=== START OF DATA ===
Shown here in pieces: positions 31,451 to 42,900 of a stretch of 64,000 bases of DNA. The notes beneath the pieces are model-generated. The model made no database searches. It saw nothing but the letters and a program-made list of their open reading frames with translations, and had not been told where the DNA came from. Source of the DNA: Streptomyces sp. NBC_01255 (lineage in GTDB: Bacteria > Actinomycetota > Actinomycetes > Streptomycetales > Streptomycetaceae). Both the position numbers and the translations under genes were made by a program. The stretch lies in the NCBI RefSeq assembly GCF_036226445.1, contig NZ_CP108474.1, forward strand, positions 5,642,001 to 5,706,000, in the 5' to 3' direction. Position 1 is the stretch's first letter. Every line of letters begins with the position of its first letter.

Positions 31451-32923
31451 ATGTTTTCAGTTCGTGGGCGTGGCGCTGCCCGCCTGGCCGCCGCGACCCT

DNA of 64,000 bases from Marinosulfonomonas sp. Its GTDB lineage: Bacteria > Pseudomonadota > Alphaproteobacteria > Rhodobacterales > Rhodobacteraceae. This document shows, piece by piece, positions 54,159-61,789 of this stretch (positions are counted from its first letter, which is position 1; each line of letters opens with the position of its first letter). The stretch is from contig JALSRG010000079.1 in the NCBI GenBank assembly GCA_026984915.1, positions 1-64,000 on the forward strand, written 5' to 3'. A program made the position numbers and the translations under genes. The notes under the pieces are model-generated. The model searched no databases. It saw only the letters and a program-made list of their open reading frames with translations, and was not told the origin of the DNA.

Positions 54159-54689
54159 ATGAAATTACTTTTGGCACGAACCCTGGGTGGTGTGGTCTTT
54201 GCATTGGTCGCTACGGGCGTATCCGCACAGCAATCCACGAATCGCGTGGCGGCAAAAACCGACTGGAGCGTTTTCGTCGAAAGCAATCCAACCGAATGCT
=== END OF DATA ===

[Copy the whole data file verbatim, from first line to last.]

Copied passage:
Shown here in pieces: positions 31,451 to 42,900 of a stretch of 64,000 bases of DNA. The notes beneath the pieces are model-generated. The model made no database searches. It saw nothing but the letters and a program-made list of their open reading frames with translations, and had not been told where the DNA came from. Source of the DNA: Streptomyces sp. NBC_01255 (lineage in GTDB: Bacteria > Actinomycetota > Actinomycetes > Streptomycetales > Streptomycetaceae). Both the position numbers and the translations under genes were made by a program. The stretch lies in the NCBI RefSeq assembly GCF_036226445.1, contig NZ_CP108474.1, forward strand, positions 5,642,001 to 5,706,000, in the 5' to 3' direction. Position 1 is the stretch's first letter. Every line of letters begins with the position of its first letter.

Positions 31451-32923
31451 ATGTTTTCAGTTCGTGGGCGTGGCGCTGCCCGCCTGGCCGCCGCGACCCT

DNA of 64,000 bases from Marinosulfonomonas sp. Its GTDB lineage: Bacteria > Pseudomonadota > Alphaproteobacteria > Rhodobacterales > Rhodobacteraceae. This document shows, piece by piece, positions 54,159-61,789 of this stretch (positions are counted from its first letter, which is position 1; each line of letters opens with the position of its first letter). The stretch is from contig JALSRG010000079.1 in the NCBI GenBank assembly GCA_026984915.1, positions 1-64,000 on the forward strand, written 5' to 3'. A program made the position numbers and the translations under genes. The notes under the pieces are model-generated. The model searched no databases. It saw only the letters and a program-made list of their open reading frames with translations, and was not told the origin of the DNA.

Positions 54159-54689
54159 ATGAAATTACTTTTGGCACGAACCCTGGGTGGTGTGGTCTTT
54201 GCATTGGTCGCTACGGGCGTATCCGCACAGCAATCCACGAATCGCGTGGCGGCAAAAACCGACTGGAGCGTTTTCGTCGAAAGCAATCCAACCGAATGCT